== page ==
# On branch trunk
nothing to commit (working directory clean)
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Edit: From the git help stash documentation in the pop section:

Applying the state can fail with conflicts; in this case, it is not removed from the stash list. You need to resolve the conflicts by hand and call git stash drop manually afterwards.

If the --index option is used, then tries to reinstate not only the working tree's changes, but also the index's ones. However, this can fail, when you have conflicts (which are stored in the index, where you therefore can no longer apply the changes as they were originally).

Try hardcopying all your repo into a new dir (so you have a copy of it) and run:

git stash show and save that output somewhere if you care about it.

then: git stash drop to drop the conflicting stash then: git reset HEAD

That should leave your repo in the state it was before (hopefully, I still haven't been able to repro your problem)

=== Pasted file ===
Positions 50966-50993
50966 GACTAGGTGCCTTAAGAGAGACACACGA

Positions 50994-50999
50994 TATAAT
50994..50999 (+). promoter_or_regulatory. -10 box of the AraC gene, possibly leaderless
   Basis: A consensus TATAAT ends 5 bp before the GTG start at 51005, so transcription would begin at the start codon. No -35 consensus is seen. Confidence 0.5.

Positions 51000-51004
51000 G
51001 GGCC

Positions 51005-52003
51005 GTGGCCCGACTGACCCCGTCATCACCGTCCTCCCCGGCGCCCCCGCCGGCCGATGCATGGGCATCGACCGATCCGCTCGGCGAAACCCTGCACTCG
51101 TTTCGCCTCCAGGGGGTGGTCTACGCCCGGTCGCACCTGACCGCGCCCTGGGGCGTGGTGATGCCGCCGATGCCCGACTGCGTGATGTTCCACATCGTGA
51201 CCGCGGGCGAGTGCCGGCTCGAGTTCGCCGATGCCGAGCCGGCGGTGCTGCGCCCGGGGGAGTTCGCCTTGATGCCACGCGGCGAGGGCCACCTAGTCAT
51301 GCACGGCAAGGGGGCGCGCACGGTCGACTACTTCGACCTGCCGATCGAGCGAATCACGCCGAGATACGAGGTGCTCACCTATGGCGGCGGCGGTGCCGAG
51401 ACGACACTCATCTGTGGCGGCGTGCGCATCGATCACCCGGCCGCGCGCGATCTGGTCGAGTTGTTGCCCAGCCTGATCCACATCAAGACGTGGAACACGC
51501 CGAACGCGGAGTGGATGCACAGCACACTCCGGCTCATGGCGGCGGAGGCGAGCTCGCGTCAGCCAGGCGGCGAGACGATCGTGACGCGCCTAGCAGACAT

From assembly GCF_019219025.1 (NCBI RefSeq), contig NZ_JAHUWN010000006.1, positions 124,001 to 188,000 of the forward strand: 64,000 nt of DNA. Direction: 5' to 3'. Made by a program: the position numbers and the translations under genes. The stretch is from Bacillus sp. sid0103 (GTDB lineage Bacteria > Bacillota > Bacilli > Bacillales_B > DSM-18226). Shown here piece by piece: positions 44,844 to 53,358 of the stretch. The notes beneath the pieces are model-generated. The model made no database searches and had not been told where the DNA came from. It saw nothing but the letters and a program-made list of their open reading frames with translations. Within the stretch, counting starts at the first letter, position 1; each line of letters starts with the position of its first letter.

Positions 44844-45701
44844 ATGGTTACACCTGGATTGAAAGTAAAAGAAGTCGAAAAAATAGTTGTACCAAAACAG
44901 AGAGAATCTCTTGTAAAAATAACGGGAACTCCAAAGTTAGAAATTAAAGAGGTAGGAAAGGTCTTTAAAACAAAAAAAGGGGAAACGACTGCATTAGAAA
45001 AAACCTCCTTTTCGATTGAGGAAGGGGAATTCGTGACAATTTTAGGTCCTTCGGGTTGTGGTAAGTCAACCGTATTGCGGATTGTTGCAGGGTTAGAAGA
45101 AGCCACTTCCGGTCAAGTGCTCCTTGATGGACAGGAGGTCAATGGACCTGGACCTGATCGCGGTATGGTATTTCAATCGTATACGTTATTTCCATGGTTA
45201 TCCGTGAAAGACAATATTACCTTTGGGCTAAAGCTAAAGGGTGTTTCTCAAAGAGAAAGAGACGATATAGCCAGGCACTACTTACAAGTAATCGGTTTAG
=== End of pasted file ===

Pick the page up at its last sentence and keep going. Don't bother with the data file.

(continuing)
===

I am trying to repro your problem but all I get when usin git stash pop is:

error: Your local changes to the following files would be overwritten by merge:
...
Please, commit your changes or stash them before you can merge.
Aborting

In a clean dir:

git init
echo hello world > a
git add a & git commit -m "a"
echo hallo welt >> a
echo hello world > b
git add b & git commit -m "b"
echo hallo welt >> b
git stash
echo hola mundo >> a
git stash pop

I don't see git trying to merge my changes, it just fails. Do you have any repro steps we can follow to help you out?

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I think the same with you. –  pktangyue Nov 14 '12 at 6:52
    
Try stashing changes to a different file. –  asmeurer Nov 15 '12 at 8:33
    
Trying to stash to a different file didn't work (see new repro steps). I just can't repro the issue... –  DavidG Jan 23 '13 at 15:13
    
This solution does not work if there are uncommitted changes in the working directory. –  here Jul 10 at 4:06
    
@here This is not a real solution, this is just to show that I can't reproduce the problem the OP has and that he hasn't provided any steps to get to where he is at. –  DavidG Jul 22 at 21:13

OK, I think I have managed to find a work-flow that will get you back to where you need to be (as if you had not done the pop).